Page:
Jonathan Davies: Premiership needs to take flight not fright

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The Independent Online

After the first four games in the Powergen Anglo-Welsh Cup, the general view was that English clubs had paid the penalty for under-estimating the strength of the Welsh regions.

I don't believe for one minute that complacency was the cause. They are too professional for that. The real reason was that at the root of the English displays was a negative mindset formed by the fear of relegation.

It was the nature of the different styles of play in England and Wales that caught out the English, and I believe the lesson will do their game the world of good. Today's tie between Newcastle and Llanelli will be an excellent test of how English clubs have reacted to the shock provided by the Welsh on the first weekend of the new competition. Newcastle can play a bit of football, and that is what is called for from the English if they are to restore their feeling of supremacy.

The Welsh certainly surprised them with the quality and force of their forward play and the resilience of their defence in three of the games. The Ospreys did not perform as well as they can in those two departments and suffered accordingly at Kingsholm.

But, overall, the Welsh performed better because they play with greater freedom. That has traditionally been the Welsh style, but the freedom from relegation worries makes a big difference to their approach.

The Guinness Premiership is based on power, power and more power. There's nothing wrong with that if it is coupled with vision and adventure, but the English game is one-dimensional and very blinkered when they are on attack.

Apart from Sale and Wasps, the Premiership clubs are not well-versed in the art of the counterattack, and this was highly noticeable in the first batch of games. The lack of imagination can be seen in how rarely they get to the second pass, which is how you get away from the traffic.

But they tend to make one pass and then either kick or go back in search of support. Welsh teams are not afraid to make the second pass or the third. If it is not working out you can then kick or run back to strength.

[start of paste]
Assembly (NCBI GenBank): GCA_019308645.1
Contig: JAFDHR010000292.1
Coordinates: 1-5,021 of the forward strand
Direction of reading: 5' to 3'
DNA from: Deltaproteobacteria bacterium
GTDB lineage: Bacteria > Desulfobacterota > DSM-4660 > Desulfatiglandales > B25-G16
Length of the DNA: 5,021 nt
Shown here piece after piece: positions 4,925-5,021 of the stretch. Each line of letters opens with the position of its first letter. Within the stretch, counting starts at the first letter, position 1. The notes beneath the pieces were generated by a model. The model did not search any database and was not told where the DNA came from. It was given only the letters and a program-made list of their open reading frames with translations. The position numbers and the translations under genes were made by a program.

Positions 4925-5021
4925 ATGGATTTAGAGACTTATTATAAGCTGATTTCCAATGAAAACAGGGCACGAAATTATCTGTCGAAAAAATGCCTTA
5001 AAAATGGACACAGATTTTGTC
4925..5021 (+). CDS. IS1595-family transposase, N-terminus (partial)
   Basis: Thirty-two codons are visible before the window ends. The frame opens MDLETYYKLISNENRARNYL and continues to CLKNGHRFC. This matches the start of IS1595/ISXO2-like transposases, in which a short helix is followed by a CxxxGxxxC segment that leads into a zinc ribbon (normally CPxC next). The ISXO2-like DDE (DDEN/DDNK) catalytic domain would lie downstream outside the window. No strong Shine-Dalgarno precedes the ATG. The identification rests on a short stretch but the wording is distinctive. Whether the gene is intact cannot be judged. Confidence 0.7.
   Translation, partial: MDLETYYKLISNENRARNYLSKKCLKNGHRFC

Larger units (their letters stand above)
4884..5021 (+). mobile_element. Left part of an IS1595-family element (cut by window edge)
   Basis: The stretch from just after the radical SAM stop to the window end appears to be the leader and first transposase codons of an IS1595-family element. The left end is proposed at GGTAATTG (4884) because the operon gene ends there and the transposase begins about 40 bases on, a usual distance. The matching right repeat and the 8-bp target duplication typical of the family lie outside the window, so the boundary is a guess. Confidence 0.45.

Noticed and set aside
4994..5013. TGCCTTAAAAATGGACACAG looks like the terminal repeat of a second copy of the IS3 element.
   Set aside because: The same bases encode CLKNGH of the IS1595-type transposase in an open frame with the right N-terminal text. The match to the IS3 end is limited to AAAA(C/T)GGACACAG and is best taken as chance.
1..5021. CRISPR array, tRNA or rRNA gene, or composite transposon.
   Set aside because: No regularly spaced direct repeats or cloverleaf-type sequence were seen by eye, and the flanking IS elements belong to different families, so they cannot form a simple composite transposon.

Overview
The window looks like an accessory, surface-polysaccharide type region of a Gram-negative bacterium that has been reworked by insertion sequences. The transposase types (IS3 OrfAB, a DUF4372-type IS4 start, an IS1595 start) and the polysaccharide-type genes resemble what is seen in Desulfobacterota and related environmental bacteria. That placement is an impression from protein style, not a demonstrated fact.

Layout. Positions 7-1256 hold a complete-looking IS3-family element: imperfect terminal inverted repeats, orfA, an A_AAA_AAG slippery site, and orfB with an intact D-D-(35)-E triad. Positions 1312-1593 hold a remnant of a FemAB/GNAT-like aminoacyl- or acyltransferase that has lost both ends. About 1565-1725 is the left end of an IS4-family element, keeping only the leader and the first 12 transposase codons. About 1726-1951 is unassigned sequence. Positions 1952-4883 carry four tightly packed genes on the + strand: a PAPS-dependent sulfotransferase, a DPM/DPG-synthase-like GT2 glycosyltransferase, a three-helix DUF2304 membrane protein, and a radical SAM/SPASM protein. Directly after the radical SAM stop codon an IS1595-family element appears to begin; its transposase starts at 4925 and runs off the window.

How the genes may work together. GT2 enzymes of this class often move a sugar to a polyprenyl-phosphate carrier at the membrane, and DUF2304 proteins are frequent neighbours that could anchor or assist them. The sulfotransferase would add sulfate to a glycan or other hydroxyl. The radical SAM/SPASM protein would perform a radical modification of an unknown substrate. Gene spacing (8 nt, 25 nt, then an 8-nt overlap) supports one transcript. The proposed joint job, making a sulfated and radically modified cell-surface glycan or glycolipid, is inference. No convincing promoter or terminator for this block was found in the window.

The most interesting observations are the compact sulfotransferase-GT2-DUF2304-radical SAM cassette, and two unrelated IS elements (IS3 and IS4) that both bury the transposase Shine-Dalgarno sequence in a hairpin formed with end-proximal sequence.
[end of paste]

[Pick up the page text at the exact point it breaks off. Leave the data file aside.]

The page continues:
There were two excellent examples of the difference in attitude last weekend. The first was when the Dragons full-back Kevin Morgan broke from his 22 to set up a brilliant move for the try that helped to break Leicester. Llanelli's Gareth Bowen was also in his own 22 when he dummy-kicked and broke through to set up Tal Selley's try that saw off Leeds.

English clubs are just not used to having to cope with such audacity. They have become accustomed to wars of attrition up front, looking to force turnovers or penalties to gain their points.

This is what happens when you are governed by a survival mode, when your victories are ground out with a style that has the avoidance of risk as its first priority.

Relegation is not a new threat in the English system but it seems to have taken on a new menace in the past couple of seasons, and you sense how sharply the pressure to stay in the Premiership has increased.

Without doubt, the safety-first factor crept from the clubs into the England team last season. In the 18 months before the 2003 World Cup, England were the best side in the world because they were fully equipped to play any sort of game. I know they have lost many inspirational players since, but the difference in the team who did duty in the Six Nations earlier this year was remarkable.

They have become as one-dimensional as their clubs. Their coach, Andy Robinson, will be well aware that he has to cultivate a more expansive gameplan and that he has to do it quickly, otherwise they have no chance against the southern-hemisphere teams.

I am sure that the English clubs will raise the intensity and try to overpower the Welsh, but their first aim must be to get rid of their conservative approach.

They can still play within a solid team structure, but when the opportunity arises they should be prepared to try a bolder method. Individual decision-making seems almost a thing of the past in English rugby.

There is no relegation threat in the Powergen Cup. The English clubs should use the tournament to develop the deftness and awareness that would do wonders for the attraction of the Premiership.

If they let their hair down and loosen up, who knows what magic they may discover lies hidden in their grim ranks.

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